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    Overview

    (continued)

    How will your doctor care for you during your pregnancy? continued...

    Tests for genetic or other problems also may be done, especially if you are 35 or older or if you had a genetic problem in a past pregnancy.

    Your doctor will prescribe any medicine you may need, such as for diabetes, asthma, or high blood pressure.

    Talk to your doctor about where he or she would like you to give birth. Your doctor may want you to have your baby in a hospital that offers special care for women and babies who may have problems.

    If your doctor thinks that your health or your baby's health is at risk, you may need to have the baby early.

    What type of doctor will you see for a high-risk pregnancy?

    Some women will see a doctor who has extra training in high-risk pregnancies. These doctors are called maternal-fetal specialists, or perinatologists. You may see this doctor and your regular doctor. Or the specialist may be your doctor throughout your pregnancy.

    What can you do to help have a healthy pregnancy?

    You can help yourself and your baby be as healthy as possible:

    • Go to all your doctor visits so that you don't miss tests to catch any new problems.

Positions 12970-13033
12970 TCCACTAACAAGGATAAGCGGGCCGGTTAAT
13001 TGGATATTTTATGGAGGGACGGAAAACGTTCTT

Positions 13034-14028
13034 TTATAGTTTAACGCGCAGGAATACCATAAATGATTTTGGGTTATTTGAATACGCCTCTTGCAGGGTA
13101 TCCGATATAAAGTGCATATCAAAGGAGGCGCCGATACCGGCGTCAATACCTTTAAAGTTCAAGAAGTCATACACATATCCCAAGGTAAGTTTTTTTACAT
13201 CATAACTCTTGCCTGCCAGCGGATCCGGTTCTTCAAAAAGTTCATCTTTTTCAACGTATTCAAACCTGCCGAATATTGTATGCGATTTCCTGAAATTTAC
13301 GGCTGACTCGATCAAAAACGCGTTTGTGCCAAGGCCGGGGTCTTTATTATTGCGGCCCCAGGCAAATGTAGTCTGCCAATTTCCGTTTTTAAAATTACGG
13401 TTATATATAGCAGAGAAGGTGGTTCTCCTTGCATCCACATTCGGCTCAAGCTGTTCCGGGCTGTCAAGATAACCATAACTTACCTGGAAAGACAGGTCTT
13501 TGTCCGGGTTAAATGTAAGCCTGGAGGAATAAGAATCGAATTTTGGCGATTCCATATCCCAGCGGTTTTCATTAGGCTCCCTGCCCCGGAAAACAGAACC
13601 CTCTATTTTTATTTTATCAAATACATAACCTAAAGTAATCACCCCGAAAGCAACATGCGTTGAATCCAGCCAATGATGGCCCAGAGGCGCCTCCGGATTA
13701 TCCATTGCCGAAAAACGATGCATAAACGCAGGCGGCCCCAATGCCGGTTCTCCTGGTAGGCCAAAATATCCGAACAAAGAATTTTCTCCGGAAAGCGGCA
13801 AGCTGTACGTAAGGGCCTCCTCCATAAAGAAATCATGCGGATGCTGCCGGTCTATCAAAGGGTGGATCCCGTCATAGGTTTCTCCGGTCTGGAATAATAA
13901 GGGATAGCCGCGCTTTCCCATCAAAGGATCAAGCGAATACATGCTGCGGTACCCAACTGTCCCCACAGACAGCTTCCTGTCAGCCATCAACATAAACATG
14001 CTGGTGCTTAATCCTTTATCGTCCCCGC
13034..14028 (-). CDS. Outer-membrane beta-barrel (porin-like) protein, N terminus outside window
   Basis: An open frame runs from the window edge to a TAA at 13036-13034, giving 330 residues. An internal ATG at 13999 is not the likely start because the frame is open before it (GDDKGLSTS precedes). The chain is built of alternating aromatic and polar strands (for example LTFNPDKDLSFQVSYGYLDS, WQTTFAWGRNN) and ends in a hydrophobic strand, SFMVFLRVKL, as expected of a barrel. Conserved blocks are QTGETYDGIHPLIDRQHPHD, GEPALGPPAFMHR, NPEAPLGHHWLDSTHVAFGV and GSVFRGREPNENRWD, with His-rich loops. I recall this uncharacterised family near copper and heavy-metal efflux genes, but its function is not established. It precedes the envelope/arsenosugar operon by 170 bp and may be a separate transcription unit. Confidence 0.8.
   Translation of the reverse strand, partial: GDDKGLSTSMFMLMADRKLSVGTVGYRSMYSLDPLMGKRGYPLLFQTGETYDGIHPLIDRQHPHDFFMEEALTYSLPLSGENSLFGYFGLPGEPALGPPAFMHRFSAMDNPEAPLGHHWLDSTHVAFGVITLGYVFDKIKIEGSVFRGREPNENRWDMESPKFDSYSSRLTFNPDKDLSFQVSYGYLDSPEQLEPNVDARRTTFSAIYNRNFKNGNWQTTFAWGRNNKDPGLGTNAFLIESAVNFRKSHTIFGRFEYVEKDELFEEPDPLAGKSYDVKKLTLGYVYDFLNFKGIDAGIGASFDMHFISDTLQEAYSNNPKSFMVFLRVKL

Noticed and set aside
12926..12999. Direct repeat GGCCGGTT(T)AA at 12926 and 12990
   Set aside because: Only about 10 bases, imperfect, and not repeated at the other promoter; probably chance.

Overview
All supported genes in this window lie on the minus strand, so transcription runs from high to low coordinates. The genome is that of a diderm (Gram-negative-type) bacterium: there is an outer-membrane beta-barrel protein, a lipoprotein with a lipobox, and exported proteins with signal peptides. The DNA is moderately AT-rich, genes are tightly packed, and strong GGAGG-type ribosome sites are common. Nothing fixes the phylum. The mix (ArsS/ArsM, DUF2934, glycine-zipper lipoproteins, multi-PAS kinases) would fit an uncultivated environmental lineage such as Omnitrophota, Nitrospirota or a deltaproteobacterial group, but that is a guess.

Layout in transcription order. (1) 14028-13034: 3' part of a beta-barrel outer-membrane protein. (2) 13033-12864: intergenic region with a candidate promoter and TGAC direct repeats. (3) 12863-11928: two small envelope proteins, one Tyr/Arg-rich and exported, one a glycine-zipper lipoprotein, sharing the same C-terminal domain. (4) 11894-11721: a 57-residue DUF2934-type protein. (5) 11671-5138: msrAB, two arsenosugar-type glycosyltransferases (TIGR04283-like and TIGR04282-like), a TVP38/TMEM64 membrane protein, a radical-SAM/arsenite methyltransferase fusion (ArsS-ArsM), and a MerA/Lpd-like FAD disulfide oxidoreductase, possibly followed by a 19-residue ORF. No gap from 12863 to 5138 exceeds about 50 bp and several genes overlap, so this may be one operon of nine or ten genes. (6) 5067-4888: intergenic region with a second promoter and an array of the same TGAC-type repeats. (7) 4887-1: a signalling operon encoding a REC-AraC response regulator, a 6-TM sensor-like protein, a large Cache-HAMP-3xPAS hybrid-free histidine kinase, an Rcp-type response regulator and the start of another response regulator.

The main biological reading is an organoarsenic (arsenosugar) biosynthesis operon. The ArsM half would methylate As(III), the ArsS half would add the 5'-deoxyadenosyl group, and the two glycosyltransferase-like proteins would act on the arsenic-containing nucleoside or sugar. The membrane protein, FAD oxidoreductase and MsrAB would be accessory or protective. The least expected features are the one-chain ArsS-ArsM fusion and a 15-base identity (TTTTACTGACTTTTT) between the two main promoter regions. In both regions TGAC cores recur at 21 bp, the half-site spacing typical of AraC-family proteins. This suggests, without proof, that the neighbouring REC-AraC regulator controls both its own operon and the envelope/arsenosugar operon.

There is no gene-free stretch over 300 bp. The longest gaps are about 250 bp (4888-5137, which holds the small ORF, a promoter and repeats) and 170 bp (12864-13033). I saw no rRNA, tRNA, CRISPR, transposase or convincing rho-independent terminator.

• Eat a healthy diet that includes protein, milk and milk products, fruits, and vegetables. Talk to your doctor about any changes you may need in your diet.
    • Take any medicines, iron, or vitamins that your doctor prescribes. Don't take any vitamins or medicines (including over-the-counter medicines) without talking to your doctor first.
    • Take folic acid daily. Folic acid is a B vitamin. Taking folic acid before and during early pregnancy reduces your chance of having a baby with a neural tube defect or other birth defects.
    • Follow your doctor's instructions for activity. Your doctor will let you know if you can work and exercise.
    • Do not smoke. If you need help quitting, talk to your doctor about stop-smoking programs and medicines. Avoid other people's tobacco smoke.
    • Do not drink alcohol.
    • Stay away from people who have colds and other infections.

    Your doctor may ask you to keep track of how much your baby moves every day.

    WebMD Medical Reference from Healthwise

    Last Updated: September 09, 2014
    This information is not intended to replace the advice of a doctor. Healthwise disclaims any liability for the decisions you make based on this information.
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